Take, as another example, another well-known band of the early emo scene, acoustic outfit turned radio rock band Dashboard Confessional. I just saw Chris Carrabba’s band the other night in Charlotte, for what was actually the second time since last summer. The thing is, Dashboard’s last album was Alter the Ending, released in, you guessed it, 2009, the same year as the last Brand New album up until now. In his defense, Carrabba has been busy doing other things, including recording and releasing a new record with his old band, Further Seems Forever, in 2012, and doing some light touring on that album, but still, he was able to draw a pretty sizable crowd to come watch he and his band play music (along with openers The All-American Rejects, themselves still basically touring on a 5-year old album, save for a recently released 2-song EP, but let’s be honest, this band is still making a living off songs from 2005, but that’s another story). But Dashboard probably played more shows for this tour–in support of essentially nothing, mind you–than Brand New has in the last five years (just a conjecture), making the entire conundrum even more bizarre.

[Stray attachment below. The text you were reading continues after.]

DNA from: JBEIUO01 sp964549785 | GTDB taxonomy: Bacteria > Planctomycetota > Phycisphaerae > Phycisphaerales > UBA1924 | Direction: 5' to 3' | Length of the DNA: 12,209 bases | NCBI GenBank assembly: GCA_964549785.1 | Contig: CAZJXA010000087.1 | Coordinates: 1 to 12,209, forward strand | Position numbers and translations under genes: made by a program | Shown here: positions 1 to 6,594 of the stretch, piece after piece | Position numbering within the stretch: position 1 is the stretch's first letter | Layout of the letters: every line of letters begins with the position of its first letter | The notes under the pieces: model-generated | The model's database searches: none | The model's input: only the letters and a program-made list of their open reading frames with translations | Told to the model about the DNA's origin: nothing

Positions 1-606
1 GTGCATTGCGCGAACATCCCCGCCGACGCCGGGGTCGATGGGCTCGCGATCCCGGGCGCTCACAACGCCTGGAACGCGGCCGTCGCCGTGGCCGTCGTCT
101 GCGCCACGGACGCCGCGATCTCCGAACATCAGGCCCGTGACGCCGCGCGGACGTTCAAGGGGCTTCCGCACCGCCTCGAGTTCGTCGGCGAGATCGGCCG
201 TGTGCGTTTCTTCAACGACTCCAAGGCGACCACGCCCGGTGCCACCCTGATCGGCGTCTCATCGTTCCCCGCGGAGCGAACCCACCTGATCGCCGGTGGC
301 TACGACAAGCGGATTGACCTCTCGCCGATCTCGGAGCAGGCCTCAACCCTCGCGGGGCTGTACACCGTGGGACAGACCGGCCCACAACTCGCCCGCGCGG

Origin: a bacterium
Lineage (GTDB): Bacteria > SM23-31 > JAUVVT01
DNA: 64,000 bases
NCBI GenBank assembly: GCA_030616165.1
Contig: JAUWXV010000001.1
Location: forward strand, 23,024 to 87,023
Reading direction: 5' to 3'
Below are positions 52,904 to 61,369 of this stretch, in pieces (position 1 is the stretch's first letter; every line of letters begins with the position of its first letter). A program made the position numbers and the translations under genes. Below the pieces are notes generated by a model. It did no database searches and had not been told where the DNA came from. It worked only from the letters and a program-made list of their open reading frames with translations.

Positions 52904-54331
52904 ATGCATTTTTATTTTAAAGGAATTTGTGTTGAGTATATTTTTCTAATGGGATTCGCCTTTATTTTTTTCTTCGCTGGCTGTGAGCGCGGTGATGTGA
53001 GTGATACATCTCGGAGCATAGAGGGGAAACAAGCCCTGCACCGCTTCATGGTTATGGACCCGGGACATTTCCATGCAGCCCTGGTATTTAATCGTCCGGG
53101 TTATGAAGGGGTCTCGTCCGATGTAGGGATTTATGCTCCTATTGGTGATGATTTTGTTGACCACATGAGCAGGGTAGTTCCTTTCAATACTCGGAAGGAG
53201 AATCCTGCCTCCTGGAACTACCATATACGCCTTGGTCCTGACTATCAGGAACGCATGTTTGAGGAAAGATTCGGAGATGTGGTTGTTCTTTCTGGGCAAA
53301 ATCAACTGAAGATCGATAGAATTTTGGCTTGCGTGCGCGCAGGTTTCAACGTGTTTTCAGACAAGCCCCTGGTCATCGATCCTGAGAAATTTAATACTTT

And yet here we are, finally staring a new Brand New album in the face. It’s one of those musical moments I honestly believed was going to happen. I was beginning to believe they were content to release a song or two a year until they finally called it quits for good (something the band seems to be threatening, if you believe the “2000-2018” t-shirts they released last summer or anything that Jesse Lacey says from stage). The band’s timeline, however, leads me to wonder why they’d even bother. Clearly, unlike most bands outside of the likes of stalwarts like U2, Radiohead, and others of their ilk, Brand New possesses staying power that I’m sure most recording artists would thrilled to have. In other words, I’m not sure why calling it quits is even a thing they’d ever need to do, if all they need to do is occasionally release new music and tour in short spurts to satiate fans.